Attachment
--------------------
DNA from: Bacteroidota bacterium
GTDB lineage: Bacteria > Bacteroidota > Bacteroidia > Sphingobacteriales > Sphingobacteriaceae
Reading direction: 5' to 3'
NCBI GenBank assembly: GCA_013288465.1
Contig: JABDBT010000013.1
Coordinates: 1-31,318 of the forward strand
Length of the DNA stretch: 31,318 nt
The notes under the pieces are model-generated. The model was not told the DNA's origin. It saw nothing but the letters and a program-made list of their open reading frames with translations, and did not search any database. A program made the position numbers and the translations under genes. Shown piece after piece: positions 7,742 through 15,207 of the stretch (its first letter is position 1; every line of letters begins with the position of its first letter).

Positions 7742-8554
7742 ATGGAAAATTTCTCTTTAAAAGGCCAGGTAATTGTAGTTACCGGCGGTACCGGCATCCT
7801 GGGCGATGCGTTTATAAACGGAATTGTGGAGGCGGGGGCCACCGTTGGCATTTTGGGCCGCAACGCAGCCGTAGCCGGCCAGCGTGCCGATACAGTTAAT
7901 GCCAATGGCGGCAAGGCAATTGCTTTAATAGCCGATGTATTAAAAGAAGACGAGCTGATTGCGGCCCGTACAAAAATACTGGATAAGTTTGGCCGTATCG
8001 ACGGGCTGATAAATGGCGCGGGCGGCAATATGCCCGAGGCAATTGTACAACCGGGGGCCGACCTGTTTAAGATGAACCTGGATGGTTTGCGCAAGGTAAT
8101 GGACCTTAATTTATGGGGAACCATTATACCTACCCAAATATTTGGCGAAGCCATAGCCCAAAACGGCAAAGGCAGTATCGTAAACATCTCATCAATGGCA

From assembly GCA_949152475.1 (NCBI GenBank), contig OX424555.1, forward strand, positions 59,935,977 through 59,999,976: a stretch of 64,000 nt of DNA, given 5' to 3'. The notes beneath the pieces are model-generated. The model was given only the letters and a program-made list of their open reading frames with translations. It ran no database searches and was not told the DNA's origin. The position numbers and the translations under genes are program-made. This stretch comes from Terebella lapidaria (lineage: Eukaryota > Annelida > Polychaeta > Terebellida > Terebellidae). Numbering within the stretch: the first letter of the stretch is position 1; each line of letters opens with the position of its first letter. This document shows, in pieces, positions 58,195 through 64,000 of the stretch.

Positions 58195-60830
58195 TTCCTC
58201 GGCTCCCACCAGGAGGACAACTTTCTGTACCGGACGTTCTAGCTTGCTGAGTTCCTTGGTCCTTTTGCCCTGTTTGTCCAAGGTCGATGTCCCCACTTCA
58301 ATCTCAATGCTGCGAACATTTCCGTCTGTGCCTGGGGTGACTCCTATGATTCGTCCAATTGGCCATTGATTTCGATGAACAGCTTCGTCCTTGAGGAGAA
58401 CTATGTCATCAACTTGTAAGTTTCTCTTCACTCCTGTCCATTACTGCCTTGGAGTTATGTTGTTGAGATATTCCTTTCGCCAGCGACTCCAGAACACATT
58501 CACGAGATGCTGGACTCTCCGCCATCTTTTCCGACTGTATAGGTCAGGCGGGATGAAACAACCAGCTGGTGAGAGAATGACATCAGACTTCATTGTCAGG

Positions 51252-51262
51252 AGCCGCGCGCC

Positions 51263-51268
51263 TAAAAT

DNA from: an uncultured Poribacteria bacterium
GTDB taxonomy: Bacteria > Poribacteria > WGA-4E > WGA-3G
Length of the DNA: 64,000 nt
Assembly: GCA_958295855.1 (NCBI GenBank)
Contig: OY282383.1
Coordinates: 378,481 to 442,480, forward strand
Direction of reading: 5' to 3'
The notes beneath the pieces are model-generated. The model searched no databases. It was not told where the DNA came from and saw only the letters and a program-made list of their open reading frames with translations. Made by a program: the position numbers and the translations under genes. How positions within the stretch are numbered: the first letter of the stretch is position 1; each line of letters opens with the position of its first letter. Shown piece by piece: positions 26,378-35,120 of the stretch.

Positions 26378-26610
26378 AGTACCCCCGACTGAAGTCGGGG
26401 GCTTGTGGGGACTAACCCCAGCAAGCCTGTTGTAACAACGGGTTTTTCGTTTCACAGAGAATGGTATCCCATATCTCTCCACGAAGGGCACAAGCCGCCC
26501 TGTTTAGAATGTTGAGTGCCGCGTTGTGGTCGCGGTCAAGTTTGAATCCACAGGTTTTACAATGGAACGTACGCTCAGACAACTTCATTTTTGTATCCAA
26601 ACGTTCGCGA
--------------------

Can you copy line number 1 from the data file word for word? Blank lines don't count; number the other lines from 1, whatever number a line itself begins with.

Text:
DNA from: Bacteroidota bacterium